When you stay at our cabin rentals in Gatlinburg or Pigeon Forge, you will be minutes away from one of America’s most treasured destinations: the Great Smoky Mountains National Park. To help you prepare for your vacation, Auntie Belham’s Cabin Rentals has put together six facts about the Great Smoky Mountains that everyone should know:
1. The Smokies are the Most Visited National Park in the U.S.
We don’t want to brag, but the numbers don’t lie: the Smokies are #1! In 2015, the Great Smoky Mountains National Park had well over 10 million visitors. The country’s second most popular national park, the Grand Canyon, had only half that amount. Here is a quick look at the average number of visitors in America’s top national parks from 1996 – 2015:
- Great Smoky Mountains (NC, TN) – 9,572,089
- Grand Canyon (AZ) – 4,449,030
- Yosemite (CA) – 3,615,372
- Olympic (WA) – 3,216,918
- Yellowstone (WY, MT, ID) – 3,155,627
One of the main reasons the Great Smoky Mountains National Park is so popular is its convenient location near Interstate Highway 40. Straddling the border of East Tennessee and Western North Carolina, the national park is only a day’s drive from 2/3rds of the nation’s population. Here are a few major cities close to the park:
- Asheville, NC – 2 hours
- Charlotte, NC – 4 hours
- Nashville,TN – 3 hours, 40 minutes
- Lexington, KY – 3 hours, 40 minutes
- Atlanta, GA – 4 hours
3. The Great Smoky Mountains National Park Has No Entrance Fee
Unlike other national parks, the Great Smoky Mountains National Park has no entrance fee! When the state of Tennessee transferred land to the federal government to establish the national park in 1934, the state legislature included a clause guaranteeing that “no toll or licence fee shall ever be imposed” on Newfound Gap Road, the highway connecting Gatlinburg, TN and Cherokee, NC. Thanks to this clause, the national park has remained free to visit for over 80 years!
One of our favorite facts about the Great Smoky Mountains is how they got their name. The Cherokee called the mountains “Shaconage” (Sha-Kon-O-Hey), which means “land of the blue smoke”. When Euro-Americans settled in the area in the early 1800s, they took inspiration from the Cherokee when they named the Great Smoky Mountains and the nearby Blue Ridge Mountains.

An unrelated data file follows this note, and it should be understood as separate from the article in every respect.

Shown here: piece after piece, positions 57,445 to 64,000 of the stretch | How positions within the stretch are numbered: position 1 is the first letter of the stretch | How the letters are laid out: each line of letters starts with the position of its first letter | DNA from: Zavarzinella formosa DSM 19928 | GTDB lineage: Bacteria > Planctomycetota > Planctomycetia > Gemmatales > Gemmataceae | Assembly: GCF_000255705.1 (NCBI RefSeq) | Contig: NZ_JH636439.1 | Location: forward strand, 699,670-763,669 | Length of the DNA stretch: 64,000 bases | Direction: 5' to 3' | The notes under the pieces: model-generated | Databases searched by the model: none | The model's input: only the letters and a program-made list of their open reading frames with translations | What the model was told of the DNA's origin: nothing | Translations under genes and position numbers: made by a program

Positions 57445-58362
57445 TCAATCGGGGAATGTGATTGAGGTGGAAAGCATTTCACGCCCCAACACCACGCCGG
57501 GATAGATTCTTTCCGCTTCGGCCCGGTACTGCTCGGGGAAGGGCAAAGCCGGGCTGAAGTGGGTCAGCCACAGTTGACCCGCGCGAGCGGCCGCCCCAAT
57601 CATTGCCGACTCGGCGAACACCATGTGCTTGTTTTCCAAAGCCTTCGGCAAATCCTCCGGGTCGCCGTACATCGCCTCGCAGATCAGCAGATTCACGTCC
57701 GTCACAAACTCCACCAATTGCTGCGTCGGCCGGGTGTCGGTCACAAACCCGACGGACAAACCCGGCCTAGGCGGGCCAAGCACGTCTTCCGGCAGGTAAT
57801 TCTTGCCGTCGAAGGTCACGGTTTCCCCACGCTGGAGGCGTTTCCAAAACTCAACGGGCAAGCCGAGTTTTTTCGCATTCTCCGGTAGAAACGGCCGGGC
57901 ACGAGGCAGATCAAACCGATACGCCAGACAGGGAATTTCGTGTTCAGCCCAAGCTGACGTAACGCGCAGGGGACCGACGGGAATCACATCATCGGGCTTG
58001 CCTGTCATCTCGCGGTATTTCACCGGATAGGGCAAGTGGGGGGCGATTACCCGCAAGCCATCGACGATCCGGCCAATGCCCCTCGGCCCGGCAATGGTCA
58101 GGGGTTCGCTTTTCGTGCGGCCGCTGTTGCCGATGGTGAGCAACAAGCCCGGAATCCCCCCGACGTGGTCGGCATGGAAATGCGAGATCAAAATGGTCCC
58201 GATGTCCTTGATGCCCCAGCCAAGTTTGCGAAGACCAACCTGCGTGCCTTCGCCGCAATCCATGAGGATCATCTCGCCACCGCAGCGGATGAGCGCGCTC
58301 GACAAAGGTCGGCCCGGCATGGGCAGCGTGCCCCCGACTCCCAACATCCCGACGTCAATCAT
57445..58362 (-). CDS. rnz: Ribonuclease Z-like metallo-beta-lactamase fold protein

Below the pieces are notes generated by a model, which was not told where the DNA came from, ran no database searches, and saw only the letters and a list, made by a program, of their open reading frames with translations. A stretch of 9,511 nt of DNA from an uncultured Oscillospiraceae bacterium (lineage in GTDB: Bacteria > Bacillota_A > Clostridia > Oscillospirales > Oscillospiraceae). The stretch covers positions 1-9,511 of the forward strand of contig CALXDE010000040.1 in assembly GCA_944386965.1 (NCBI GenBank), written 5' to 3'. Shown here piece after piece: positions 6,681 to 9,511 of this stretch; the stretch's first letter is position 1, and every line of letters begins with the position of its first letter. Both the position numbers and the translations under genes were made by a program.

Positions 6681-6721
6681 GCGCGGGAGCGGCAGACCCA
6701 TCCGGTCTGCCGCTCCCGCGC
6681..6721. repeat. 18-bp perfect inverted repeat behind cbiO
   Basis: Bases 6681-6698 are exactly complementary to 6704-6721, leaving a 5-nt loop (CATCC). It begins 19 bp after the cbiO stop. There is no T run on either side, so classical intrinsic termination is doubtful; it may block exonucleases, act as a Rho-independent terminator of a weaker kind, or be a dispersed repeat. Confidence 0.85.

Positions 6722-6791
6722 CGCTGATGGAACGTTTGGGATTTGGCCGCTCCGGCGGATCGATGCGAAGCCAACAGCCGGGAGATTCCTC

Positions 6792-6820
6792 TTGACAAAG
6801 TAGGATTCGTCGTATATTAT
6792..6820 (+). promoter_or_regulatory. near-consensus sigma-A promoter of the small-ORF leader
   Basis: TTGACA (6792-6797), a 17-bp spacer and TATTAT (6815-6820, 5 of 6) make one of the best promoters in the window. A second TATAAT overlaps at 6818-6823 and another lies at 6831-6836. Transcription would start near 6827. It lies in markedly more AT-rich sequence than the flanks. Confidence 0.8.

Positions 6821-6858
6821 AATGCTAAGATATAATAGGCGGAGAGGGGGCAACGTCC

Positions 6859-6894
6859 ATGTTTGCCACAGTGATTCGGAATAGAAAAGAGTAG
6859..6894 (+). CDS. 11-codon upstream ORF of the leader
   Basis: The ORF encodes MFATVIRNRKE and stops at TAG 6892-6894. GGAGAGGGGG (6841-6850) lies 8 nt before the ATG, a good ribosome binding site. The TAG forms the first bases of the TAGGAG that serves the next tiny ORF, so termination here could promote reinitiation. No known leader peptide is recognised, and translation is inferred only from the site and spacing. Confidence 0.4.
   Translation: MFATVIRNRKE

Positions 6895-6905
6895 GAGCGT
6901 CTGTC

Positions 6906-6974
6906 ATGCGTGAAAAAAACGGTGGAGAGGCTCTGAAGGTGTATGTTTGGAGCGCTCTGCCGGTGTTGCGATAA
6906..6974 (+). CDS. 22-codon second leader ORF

5. The “Smoke” in the Mountains is Actually Fog
What gives the mountains their signature smoky look? The “smoke” is in fact fog that is released by vegetation in the mountains. The millions of bushes, trees, and other plants in the Smokies all give off a little vapor when they exhale, and this comes together to form the magical haze that wafts through the area. The fog often appears blue because the vapor scatters blue light from the sky.
6. The Smokies Have an Incredible Variety of Animal and Plant Life
There are more than 17,000 species of plants and animals living in the Great Smoky Mountains National Park! Scientists estimate that there are also between 30,000 and 80,000 species that haven’t been discovered yet. Here are just some of the flora and fauna that call the Smokies home:
- Over 100 types of native trees, which is more variety than you will find in all of northern Europe
- Roughly 1,500 black bears, which works out to two bears per square mile
- 30 species of salamander, including 24 types without lungs
- 200 types of birds
- 80 species of reptile and amphibians
- 67 varieties of fish
- 65 species of mammals
Did reading these facts about the Great Smoky Mountains make you want to visit? Auntie Belham’s offers a wonderful collection of cabins near the Smokies that are perfect for your next vacation. To start planning your getaway, check out our complete listing of Smoky Mountain cabins!